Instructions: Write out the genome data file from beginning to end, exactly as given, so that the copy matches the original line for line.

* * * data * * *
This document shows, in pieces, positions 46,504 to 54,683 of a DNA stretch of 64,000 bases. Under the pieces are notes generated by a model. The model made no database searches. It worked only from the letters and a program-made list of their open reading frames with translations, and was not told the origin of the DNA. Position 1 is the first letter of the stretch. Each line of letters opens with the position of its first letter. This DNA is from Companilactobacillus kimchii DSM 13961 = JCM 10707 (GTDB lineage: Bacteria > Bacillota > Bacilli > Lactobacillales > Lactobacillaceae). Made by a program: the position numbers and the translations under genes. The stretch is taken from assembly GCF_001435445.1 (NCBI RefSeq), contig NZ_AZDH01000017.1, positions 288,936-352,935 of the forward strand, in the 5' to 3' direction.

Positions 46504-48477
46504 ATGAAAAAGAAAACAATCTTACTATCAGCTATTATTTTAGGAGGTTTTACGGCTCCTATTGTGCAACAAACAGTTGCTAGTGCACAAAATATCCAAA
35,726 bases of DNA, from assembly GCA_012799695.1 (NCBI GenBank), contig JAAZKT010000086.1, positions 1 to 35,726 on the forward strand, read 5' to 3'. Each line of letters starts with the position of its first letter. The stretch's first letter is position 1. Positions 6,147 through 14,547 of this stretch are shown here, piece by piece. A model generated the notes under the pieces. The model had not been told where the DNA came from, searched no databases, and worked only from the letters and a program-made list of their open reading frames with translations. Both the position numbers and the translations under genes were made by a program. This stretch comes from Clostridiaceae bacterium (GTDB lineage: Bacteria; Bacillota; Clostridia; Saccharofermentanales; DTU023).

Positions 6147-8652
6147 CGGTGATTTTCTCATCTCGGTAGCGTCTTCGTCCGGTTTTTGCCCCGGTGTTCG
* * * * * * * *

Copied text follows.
This document shows, in pieces, positions 46,504 to 54,683 of a DNA stretch of 64,000 bases. Under the pieces are notes generated by a model. The model made no database searches. It worked only from the letters and a program-made list of their open reading frames with translations, and was not told the origin of the DNA. Position 1 is the first letter of the stretch. Each line of letters opens with the position of its first letter. This DNA is from Companilactobacillus kimchii DSM 13961 = JCM 10707 (GTDB lineage: Bacteria > Bacillota > Bacilli > Lactobacillales > Lactobacillaceae). Made by a program: the position numbers and the translations under genes. The stretch is taken from assembly GCF_001435445.1 (NCBI RefSeq), contig NZ_AZDH01000017.1, positions 288,936-352,935 of the forward strand, in the 5' to 3' direction.

Positions 46504-48477
46504 ATGAAAAAGAAAACAATCTTACTATCAGCTATTATTTTAGGAGGTTTTACGGCTCCTATTGTGCAACAAACAGTTGCTAGTGCACAAAATATCCAAA
35,726 bases of DNA, from assembly GCA_012799695.1 (NCBI GenBank), contig JAAZKT010000086.1, positions 1 to 35,726 on the forward strand, read 5' to 3'. Each line of letters starts with the position of its first letter. The stretch's first letter is position 1. Positions 6,147 through 14,547 of this stretch are shown here, piece by piece. A model generated the notes under the pieces. The model had not been told where the DNA came from, searched no databases, and worked only from the letters and a program-made list of their open reading frames with translations. Both the position numbers and the translations under genes were made by a program. This stretch comes from Clostridiaceae bacterium (GTDB lineage: Bacteria; Bacillota; Clostridia; Saccharofermentanales; DTU023).

Positions 6147-8652
6147 CGGTGATTTTCTCATCTCGGTAGCGTCTTCGTCCGGTTTTTGCCCCGGTGTTCG